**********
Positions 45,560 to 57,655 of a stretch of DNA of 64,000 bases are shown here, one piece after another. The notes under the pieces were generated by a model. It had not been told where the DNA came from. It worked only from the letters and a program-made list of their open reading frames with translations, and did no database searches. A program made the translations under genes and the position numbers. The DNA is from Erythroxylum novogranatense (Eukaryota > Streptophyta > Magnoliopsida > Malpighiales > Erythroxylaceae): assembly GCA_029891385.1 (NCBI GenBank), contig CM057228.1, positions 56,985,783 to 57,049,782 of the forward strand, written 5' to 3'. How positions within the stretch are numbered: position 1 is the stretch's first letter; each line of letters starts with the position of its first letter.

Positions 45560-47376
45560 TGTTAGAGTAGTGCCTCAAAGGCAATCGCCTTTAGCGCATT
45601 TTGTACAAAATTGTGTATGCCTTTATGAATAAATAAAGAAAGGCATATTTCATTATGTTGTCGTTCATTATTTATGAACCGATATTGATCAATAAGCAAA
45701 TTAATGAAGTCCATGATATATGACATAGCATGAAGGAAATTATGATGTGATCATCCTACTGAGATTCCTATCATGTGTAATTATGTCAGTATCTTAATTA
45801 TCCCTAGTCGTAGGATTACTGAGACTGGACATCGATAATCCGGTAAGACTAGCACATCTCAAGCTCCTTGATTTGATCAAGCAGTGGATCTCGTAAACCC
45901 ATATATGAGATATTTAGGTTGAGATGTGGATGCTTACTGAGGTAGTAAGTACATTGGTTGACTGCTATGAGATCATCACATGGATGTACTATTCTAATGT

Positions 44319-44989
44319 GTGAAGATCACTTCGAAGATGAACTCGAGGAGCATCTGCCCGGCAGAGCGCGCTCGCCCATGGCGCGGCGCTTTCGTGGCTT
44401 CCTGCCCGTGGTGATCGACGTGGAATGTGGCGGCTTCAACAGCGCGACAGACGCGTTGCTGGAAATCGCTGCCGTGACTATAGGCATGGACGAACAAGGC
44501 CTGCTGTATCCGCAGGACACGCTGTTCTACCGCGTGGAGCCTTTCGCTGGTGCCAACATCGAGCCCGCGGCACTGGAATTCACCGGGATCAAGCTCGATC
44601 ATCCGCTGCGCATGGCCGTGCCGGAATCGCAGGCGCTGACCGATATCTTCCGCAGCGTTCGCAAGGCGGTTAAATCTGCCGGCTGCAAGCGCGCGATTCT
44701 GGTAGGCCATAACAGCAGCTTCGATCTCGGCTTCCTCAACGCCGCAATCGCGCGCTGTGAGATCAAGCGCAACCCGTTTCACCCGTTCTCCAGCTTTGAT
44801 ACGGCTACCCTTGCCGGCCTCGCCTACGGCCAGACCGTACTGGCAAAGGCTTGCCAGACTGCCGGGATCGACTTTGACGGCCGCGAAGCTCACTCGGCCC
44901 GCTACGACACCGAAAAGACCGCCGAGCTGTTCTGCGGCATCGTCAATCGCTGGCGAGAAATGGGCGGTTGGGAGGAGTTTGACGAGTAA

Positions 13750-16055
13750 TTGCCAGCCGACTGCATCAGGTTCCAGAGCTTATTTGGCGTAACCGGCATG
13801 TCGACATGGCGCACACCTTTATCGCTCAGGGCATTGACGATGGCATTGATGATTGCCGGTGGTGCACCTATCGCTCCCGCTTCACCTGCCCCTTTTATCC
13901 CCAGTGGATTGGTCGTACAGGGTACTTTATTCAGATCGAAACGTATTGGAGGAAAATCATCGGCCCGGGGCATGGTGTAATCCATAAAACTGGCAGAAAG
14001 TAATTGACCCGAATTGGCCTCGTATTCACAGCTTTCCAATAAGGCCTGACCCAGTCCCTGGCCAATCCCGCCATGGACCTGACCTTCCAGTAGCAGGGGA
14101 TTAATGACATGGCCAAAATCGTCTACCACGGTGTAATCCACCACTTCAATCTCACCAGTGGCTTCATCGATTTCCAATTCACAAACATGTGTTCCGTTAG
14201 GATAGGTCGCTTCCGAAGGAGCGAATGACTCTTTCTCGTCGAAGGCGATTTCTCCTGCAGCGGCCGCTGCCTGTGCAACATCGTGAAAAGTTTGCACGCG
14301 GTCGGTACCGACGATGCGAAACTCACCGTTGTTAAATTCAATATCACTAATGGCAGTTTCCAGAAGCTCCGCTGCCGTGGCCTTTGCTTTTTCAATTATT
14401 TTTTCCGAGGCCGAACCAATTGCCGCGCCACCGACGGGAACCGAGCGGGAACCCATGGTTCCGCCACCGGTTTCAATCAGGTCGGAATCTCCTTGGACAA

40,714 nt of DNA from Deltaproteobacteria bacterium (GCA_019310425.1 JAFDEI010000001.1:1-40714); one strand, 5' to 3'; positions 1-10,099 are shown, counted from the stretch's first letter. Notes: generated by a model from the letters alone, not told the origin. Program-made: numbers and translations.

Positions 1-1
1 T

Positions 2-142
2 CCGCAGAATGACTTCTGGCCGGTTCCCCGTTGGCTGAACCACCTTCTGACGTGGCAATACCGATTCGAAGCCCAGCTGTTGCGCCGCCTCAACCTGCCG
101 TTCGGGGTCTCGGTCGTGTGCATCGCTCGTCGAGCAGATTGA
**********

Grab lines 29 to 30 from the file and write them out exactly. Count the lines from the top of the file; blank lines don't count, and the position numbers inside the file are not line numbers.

2 CCGCAGAATGACTTCTGGCCGGTTCCCCGTTGGCTGAACCACCTTCTGACGTGGCAATACCGATTCGAAGCCCAGCTGTTGCGCCGCCTCAACCTGCCG
101 TTCGGGGTCTCGGTCGTGTGCATCGCTCGTCGAGCAGATTGA